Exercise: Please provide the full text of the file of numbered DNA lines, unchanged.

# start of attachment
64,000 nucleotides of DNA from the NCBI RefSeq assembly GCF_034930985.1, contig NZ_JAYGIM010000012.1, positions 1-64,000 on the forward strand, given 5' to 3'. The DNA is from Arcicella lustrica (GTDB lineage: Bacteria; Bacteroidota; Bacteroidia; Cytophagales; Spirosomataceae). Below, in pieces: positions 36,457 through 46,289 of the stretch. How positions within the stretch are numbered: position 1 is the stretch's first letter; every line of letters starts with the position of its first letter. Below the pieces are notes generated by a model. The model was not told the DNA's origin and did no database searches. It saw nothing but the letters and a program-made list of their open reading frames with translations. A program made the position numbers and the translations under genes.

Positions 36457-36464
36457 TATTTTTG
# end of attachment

64,000 nucleotides of DNA from the NCBI RefSeq assembly GCF_034930985.1, contig NZ_JAYGIM010000012.1, positions 1-64,000 on the forward strand, given 5' to 3'. The DNA is from Arcicella lustrica (GTDB lineage: Bacteria; Bacteroidota; Bacteroidia; Cytophagales; Spirosomataceae). Below, in pieces: positions 36,457 through 46,289 of the stretch. How positions within the stretch are numbered: position 1 is the stretch's first letter; every line of letters starts with the position of its first letter. Below the pieces are notes generated by a model. The model was not told the DNA's origin and did no database searches. It saw nothing but the letters and a program-made list of their open reading frames with translations. A program made the position numbers and the translations under genes.

Positions 36457-36464
36457 TATTTTTG